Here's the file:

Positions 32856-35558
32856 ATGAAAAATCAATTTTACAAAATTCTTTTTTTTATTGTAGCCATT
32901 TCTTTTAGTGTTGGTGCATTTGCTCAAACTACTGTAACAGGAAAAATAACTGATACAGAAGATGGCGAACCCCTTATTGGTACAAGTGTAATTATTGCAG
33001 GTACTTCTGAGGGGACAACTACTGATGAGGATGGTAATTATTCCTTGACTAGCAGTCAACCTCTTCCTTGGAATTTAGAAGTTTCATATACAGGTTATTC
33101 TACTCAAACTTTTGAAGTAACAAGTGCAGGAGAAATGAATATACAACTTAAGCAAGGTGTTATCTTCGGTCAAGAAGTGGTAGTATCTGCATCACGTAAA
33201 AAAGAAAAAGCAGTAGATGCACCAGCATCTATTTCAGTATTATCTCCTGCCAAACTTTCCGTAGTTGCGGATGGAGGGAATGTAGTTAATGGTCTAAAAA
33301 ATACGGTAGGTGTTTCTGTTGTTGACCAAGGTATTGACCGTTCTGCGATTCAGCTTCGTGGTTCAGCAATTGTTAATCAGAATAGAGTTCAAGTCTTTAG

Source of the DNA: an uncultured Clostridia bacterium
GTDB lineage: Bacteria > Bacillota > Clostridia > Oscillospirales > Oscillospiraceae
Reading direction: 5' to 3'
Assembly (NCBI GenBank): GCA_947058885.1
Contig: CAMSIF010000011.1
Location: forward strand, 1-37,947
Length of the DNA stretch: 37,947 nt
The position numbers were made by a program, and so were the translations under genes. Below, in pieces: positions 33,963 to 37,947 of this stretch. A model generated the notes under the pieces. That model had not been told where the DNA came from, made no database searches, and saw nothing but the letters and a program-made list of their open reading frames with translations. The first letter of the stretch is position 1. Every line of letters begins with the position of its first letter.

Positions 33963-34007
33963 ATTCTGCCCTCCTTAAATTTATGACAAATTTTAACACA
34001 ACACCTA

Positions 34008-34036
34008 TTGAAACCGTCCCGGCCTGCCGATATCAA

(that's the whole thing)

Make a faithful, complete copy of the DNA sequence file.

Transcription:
Positions 32856-35558
32856 ATGAAAAATCAATTTTACAAAATTCTTTTTTTTATTGTAGCCATT
32901 TCTTTTAGTGTTGGTGCATTTGCTCAAACTACTGTAACAGGAAAAATAACTGATACAGAAGATGGCGAACCCCTTATTGGTACAAGTGTAATTATTGCAG
33001 GTACTTCTGAGGGGACAACTACTGATGAGGATGGTAATTATTCCTTGACTAGCAGTCAACCTCTTCCTTGGAATTTAGAAGTTTCATATACAGGTTATTC
33101 TACTCAAACTTTTGAAGTAACAAGTGCAGGAGAAATGAATATACAACTTAAGCAAGGTGTTATCTTCGGTCAAGAAGTGGTAGTATCTGCATCACGTAAA
33201 AAAGAAAAAGCAGTAGATGCACCAGCATCTATTTCAGTATTATCTCCTGCCAAACTTTCCGTAGTTGCGGATGGAGGGAATGTAGTTAATGGTCTAAAAA
33301 ATACGGTAGGTGTTTCTGTTGTTGACCAAGGTATTGACCGTTCTGCGATTCAGCTTCGTGGTTCAGCAATTGTTAATCAGAATAGAGTTCAAGTCTTTAG

Source of the DNA: an uncultured Clostridia bacterium
GTDB lineage: Bacteria > Bacillota > Clostridia > Oscillospirales > Oscillospiraceae
Reading direction: 5' to 3'
Assembly (NCBI GenBank): GCA_947058885.1
Contig: CAMSIF010000011.1
Location: forward strand, 1-37,947
Length of the DNA stretch: 37,947 nt
The position numbers were made by a program, and so were the translations under genes. Below, in pieces: positions 33,963 to 37,947 of this stretch. A model generated the notes under the pieces. That model had not been told where the DNA came from, made no database searches, and saw nothing but the letters and a program-made list of their open reading frames with translations. The first letter of the stretch is position 1. Every line of letters begins with the position of its first letter.

Positions 33963-34007
33963 ATTCTGCCCTCCTTAAATTTATGACAAATTTTAACACA
34001 ACACCTA

Positions 34008-34036
34008 TTGAAACCGTCCCGGCCTGCCGATATCAA